5. Kim, 'The Price is Right', 2008
Maybe saying the name "Kim" doesn't mean much, but what if I added, "who bid one dollar LESS than the highest bidder on Contestant's Row
?" I'll bet you know who I'm talking about now! Kim tried to emulate the popular strategy of bidding a dollar higher than the highest bid, but failed epically. Then, when Drew Carey read the actual retail price, Kim was sure she had won and bounded onto the stage. In her last chance to make it up for a pricing game, she blew it again – but this time Carey actually mistakenly called her up. You have to see this one to believe it, so here's the clip on YouTube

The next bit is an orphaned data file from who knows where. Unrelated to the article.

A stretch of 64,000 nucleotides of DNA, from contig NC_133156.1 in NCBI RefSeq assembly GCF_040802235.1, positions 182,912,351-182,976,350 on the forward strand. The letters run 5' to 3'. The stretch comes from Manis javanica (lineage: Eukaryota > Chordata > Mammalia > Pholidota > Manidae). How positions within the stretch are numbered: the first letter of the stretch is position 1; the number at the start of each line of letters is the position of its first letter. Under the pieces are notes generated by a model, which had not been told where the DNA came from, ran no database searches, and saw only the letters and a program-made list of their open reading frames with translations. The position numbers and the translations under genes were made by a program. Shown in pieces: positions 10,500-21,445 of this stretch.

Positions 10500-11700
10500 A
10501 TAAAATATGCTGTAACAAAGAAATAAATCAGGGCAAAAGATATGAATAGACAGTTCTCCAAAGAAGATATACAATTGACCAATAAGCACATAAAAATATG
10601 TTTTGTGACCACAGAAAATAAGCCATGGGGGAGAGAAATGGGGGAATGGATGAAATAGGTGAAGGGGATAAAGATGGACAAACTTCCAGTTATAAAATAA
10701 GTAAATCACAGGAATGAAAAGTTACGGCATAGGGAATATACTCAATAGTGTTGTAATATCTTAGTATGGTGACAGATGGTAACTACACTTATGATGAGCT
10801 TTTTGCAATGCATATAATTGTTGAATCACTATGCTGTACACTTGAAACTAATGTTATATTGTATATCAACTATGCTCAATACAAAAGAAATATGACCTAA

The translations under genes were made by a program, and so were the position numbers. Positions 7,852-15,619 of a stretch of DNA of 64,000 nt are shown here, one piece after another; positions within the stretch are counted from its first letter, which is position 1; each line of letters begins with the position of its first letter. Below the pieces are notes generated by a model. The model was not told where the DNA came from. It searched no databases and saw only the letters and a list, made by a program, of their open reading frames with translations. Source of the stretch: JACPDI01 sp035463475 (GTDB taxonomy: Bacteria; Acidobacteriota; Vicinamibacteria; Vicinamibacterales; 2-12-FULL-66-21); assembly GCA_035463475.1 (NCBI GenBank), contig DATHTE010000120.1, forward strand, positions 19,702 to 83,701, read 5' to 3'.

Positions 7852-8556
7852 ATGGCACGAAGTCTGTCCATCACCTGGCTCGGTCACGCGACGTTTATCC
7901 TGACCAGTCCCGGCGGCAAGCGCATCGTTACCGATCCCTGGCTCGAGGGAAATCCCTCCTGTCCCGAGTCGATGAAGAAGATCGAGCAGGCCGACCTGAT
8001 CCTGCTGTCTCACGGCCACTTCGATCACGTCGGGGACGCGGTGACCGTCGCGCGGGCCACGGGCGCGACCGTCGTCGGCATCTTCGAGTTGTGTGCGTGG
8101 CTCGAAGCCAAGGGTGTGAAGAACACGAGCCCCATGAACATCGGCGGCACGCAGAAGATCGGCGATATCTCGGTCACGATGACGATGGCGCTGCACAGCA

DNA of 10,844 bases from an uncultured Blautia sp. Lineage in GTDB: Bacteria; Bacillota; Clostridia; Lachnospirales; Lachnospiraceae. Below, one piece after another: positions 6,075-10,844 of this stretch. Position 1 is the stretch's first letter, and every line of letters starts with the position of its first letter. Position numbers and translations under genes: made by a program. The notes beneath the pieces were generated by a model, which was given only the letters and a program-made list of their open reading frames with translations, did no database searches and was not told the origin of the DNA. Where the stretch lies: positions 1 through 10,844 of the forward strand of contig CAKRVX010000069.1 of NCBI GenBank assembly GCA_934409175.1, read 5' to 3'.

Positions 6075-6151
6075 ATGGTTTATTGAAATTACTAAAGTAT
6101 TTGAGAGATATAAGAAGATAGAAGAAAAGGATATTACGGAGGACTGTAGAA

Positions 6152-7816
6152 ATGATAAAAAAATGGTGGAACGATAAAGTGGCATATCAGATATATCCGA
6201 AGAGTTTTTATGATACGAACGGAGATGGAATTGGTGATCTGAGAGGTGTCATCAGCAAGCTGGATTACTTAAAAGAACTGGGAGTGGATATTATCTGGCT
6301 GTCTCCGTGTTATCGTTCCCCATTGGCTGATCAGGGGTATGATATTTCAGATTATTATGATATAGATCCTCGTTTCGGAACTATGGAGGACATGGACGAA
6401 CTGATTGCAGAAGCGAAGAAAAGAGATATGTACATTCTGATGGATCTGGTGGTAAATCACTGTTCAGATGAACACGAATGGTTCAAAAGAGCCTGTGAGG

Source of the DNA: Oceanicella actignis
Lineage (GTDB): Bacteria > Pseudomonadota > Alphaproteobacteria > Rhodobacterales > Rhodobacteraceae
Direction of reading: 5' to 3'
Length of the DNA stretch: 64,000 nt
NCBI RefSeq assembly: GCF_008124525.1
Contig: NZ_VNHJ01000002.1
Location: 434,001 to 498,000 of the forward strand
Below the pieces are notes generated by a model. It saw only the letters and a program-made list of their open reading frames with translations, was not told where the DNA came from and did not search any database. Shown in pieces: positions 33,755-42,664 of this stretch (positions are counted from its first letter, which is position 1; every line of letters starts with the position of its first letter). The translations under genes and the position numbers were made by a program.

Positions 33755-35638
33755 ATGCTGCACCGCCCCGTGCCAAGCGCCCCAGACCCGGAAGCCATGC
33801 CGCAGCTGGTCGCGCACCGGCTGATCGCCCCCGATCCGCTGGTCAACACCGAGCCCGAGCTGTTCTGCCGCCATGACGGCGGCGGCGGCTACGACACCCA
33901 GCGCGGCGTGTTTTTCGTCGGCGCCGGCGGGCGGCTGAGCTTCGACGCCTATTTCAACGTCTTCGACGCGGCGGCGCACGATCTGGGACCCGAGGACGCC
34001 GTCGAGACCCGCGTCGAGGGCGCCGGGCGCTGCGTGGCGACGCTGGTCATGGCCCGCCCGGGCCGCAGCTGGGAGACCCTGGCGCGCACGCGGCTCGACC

When Who Wants to Be a Millionaire returned to prime time
in 2009 to celebrate its tenth anniversary, many people wondered if we'd see another millionaire crowned on the show. Host Regis Philbin was back, and the scene was set for a memorable moment. We got one, all right! Ken Basin was the last contestant in the hot seat for the prime time revival event. He played a good game, and in a moment of overconfidence, decided to tackle the million dollar question – but he got it wrong. Basin lost $475,000 in this gamble, a first for the show.
3. NBC Runs 'The Weakest Link' Into the Ground, 2002
Courtesy Getty Images Entertainment
Networks often have trouble with hit prime time game shows. Once a game show becomes successful, they just can't leave well enough alone. Who Wants to Be a Millionaire
, Deal or No Deal
, and The Weakest Link
are shining examples. Many times overexposure is the culprit, but in the case of The Weakest Link